Vectorisation: The Rise of Parallelism
New challenges in the financial markets are being driven by changes in market structure, regulations and accounting rules like Basel III, EMIR, Dodd Frank, MiFID II, Solvency II, IFRS 13, IRFS 9, and FRTB. There is a rise in demand for vendors to deliver high performance solutions in order to satisfy the computational requirements of problems like XVA. This demand has pushed software providers to put technology at the forefront of the strategic roadmap and make significant optimisations.

Vectorisation is a key tool for dramatically improving the performance of code running on modern CPUs. Vectorisation is the process of converting an algorithm from operating on a single value at a time to operating on a set of values at one time. Modern CPUs provide direct support for vector operations where a single instruction is applied to multiple data (SIMD).

For the past decade, Moore’s law has continued to prevail, but while chip makers have continued to pack more transistors into every square inch of silicon, the focus of innovation has moved away from greater clock speeds and towards multicore and manycore architectures.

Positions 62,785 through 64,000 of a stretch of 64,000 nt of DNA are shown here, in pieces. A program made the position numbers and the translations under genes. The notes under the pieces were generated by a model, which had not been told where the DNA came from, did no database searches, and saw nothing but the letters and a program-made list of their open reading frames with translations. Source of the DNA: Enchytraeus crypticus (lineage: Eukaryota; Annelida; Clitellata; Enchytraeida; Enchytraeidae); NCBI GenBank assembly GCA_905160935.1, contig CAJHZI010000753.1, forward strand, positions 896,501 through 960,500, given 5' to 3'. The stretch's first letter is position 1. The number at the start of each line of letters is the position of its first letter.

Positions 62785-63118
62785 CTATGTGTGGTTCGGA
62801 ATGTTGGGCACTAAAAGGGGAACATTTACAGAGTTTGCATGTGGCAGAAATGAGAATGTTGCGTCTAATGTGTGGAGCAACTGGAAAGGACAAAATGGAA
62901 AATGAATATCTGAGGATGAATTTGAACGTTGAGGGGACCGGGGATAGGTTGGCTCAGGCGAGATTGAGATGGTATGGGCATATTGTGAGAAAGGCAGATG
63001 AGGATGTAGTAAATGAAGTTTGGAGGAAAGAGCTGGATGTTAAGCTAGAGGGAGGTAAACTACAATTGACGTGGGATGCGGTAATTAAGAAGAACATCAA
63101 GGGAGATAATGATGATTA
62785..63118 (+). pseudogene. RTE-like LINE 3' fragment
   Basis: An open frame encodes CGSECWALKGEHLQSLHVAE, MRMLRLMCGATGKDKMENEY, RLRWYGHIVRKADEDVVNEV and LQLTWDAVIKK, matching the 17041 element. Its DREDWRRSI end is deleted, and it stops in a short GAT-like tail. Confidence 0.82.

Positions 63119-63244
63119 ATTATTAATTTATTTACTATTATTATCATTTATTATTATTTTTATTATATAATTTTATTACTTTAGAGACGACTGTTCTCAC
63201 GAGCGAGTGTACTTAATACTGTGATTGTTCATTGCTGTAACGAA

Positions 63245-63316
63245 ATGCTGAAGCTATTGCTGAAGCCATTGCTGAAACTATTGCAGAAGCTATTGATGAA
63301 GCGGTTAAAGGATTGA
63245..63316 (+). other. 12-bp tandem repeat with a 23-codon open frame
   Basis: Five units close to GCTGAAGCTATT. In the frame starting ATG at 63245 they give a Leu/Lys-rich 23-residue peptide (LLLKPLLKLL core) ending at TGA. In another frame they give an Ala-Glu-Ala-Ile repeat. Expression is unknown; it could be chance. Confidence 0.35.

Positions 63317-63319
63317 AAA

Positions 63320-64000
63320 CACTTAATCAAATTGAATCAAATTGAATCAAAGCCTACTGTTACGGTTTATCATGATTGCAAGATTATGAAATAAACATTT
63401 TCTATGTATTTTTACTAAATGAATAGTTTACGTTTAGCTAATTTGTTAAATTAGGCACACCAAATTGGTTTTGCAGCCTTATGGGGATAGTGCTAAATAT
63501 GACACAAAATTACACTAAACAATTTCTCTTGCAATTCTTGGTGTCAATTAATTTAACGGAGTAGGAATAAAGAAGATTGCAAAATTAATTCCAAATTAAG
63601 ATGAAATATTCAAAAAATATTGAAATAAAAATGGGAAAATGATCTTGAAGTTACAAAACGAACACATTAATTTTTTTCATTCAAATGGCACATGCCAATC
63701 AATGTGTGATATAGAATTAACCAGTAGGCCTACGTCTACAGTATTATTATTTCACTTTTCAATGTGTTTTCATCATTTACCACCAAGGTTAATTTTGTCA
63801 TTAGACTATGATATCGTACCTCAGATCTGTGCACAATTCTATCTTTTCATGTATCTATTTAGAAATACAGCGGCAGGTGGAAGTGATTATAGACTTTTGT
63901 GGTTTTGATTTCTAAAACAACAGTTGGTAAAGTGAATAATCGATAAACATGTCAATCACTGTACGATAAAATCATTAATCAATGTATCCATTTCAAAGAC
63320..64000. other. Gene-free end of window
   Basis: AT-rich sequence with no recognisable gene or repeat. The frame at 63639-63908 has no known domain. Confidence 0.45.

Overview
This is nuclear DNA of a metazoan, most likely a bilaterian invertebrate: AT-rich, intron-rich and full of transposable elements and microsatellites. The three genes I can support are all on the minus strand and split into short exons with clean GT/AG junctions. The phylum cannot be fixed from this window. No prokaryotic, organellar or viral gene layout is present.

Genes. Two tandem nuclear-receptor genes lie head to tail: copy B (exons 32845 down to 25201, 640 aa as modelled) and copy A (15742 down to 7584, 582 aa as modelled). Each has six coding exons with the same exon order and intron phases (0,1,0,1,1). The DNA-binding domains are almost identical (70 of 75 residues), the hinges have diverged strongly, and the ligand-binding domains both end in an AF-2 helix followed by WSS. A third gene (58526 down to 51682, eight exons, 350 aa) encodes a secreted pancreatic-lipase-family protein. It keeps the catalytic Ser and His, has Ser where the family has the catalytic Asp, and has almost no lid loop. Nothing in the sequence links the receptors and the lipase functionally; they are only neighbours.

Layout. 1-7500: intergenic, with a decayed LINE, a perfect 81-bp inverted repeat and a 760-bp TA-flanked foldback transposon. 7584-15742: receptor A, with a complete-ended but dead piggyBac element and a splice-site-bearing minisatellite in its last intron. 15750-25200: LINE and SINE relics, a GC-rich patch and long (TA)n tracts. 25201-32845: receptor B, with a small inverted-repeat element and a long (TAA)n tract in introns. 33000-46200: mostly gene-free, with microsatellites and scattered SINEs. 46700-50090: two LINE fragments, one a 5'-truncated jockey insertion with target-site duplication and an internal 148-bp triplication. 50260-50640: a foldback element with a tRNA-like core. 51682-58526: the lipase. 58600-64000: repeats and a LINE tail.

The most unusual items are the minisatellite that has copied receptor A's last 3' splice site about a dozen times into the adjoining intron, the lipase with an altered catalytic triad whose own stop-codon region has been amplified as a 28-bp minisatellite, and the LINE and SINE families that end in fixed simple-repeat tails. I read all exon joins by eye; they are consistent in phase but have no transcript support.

As Herb Sutter famously observed in 2005, for developers this architectural shift meant the end of the “Free Lunch,” where existing software automatically ran faster with each new generation of hardware. Traditional applications based on a single serial thread of instructions no longer see performance gains from new hardware as CPU clock rates have flat-lined.

Since that time, a great deal of focus has been given to engineering applications that are capable of exploiting the growing number of CPU cores by running multi-threaded or grid-distributed calculations. This type of parallelism has become a routine part of designing performance critical software.

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